Today she works with 500 other women and is the team leader of Hand Products Of Tanzania (HOT) a group made up of 35 female entrepreneurs from Kenya, Tanzania and Uganda. Her role is to promote the work of the group and to ensure that they have access to public funding to enable them to participate in high profile events. Some of the group’s members such as Julia are semi or illiterate and rely on her for issues such as pricing

Julia

Julia

I told Elihaika about my conversation with Omari and asked about what life is like for women in Tanzania.

Elihaika: some are financially dependent some are not: where a woman has independent income she has control over it and it gives her spending power whilst those without financial independence are always asking their husbands for money and there is no guarantee that they will get it or that it will meet their needs. If a man is in charge of the money chances are arguments will arise, men don’t like it when women ask them for money and find this irritating and despise women that ask them for money constantly this in turn frustrates the woman as the woman as she doesn’t want to ask money but has no choice.

Are there Systems and processes in place to support women to become economically independent?

Elihaika: things are changing even in the rural areas, land is more accessible to women and the government is keen for women to own property. It is however up to the women to take advantage of the opportunities that have been provided. For instance family/marital property can pass to women banks have become accessible to women, micro finance is available too and if women take up these opportunities up then they can become financially independent. Women have a big role in economic development as they participate in production, create jobs and are responsible for children especially in the area of education. This (education) is important as it is the key role eradicating poverty.

With that in mind what are the challenges women in Tanzania face?

Elihaika:

  • Access to working capital is still an issue for women without formal education.
  • For those involved in textile production market access is  a problem
  • Access to overseas markets
  • help with designing of products that are suitable for foreign markets
  • African customs and culture, still place men on pedestals, where women are meant to be subservient, there are still areas that believe in certain jobs being unsuitable for girls
  • property rights for women are still restricted in some parts even with the government legislation -girls can’t inherit  property and confined to  a life of poverty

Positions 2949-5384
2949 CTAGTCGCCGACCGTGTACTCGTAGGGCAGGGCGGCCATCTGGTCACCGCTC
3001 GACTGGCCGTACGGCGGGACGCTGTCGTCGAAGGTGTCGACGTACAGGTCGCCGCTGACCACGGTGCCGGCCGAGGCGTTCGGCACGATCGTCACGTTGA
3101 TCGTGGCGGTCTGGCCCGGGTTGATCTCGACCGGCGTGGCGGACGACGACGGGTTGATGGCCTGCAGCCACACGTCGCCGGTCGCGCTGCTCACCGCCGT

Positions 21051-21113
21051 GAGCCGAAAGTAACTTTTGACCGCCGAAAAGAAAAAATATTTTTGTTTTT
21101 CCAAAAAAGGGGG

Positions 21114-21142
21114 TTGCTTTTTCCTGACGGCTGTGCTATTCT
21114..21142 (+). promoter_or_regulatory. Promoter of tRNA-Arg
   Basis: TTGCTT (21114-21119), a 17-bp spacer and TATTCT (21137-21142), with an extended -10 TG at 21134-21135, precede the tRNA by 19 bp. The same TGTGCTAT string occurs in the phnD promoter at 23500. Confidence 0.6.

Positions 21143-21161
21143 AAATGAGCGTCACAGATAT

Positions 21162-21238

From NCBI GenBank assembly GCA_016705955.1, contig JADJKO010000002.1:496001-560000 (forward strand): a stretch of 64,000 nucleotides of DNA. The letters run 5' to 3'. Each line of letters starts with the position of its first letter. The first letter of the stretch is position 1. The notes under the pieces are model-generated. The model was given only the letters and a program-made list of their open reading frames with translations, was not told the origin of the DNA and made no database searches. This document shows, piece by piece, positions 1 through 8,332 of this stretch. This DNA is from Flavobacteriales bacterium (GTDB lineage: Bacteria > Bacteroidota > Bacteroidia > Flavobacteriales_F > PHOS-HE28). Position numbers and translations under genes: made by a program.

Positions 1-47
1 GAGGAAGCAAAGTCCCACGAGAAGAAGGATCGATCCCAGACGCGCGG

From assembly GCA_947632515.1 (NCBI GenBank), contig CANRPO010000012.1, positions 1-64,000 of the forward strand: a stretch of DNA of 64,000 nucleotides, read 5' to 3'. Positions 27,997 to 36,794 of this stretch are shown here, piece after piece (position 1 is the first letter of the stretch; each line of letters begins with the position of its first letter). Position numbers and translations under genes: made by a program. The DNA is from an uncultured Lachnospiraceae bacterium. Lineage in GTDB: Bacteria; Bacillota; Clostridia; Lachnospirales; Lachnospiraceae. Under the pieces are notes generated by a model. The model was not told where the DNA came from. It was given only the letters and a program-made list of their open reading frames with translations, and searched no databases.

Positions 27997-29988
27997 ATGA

• exclusion from education
  • lack of control on household income and have not say how this is spent

I gave some thought to these challenges and naively or not I concluded that with a great deal of WILL and commitment almost all of them can be eliminated. It also seemed to me that women must strive for financial independence and one way that we can all help  is to give women the tools they need to develop the skills that they require to take advantage of the initiatives created by governments and donors. But how do we get around the issue of market access especially access to overseas markets?

We probably can’t do much about the culture that places men on pedestals at the expense of women in Africa but if women gain financial independence an element of that culture may fade out on its own.

I left Tanzania the next day and head to Uganda. I will be writing about my experiences there in the next post. As usual it you have a view either way, I would love to hear from you.

This week I have been looking at the notion of money and poverty in Africa. The question I get asked often and one I would like to try and answer in this thread is  How do things work on the ground?.

I will approach it from the point of view of the women I work with and draw from my visit to Tanzania and Uganda in 2008.

Having left Omari I was collected from my hotel by Flotea one of the Ethnic Supplies textile producers. She was two hours late and I was unhappy about this until I heard her reasons.

Flotea

Flotea

Flotea is an amazing woman who left school at a very young age with no qualification to speak of this meant that she was excluded from formal employment and the only skills she had were embroidery skills.  she started out by making table linen and curtains for her own home, when her neighbours saw the quality of her work they asked if she could make home furnishings for them too and soon word had got out and she had a list of customers. She soon outgrew the space in her two room house, and had to extend it, as well as widening her range to include African tote bags Flotea’s idea has grown beyond her imagination and today she employees 30 women from the slums of Dar es Salaam. She shares what skills she has with women less fortunate than she is through workshops on textile production and design

Hippos cushions cover by Flotea

Hippos cushions cover by Flotea

After the initial pleasantries I asked her about her morning and it transpired that she wanted to expand her business so that she can take on more staff. In order to do so she wanted to move to larger premises built from scratch and for two years she had been trying to buy a piece of land for the new premises without much luck.

She had therefore decided to hand over the whole matter to a Solicitor and that meeting had over run and therefore she couldn’t get to me on time. I was truly shocked by what Flotea had just told me which seemed to validate part of what Omari had told me earlier that morning.

I could see clearly why it was important to have commercial systems streamlined and made more efficient to enable businesses to function more effectively. How on earth do you expand a business when acquiring a piece of  land for the new premises is a two year process and that is before the construction process begins? I told Flotea about my meeting with Omari and the general points we had covered especially the MONEY!

Flotea looked me in the eye and said “I pity any African who believes that some external person/outsider will come and resolve our problems, because I tell you what they will be waiting for a long time”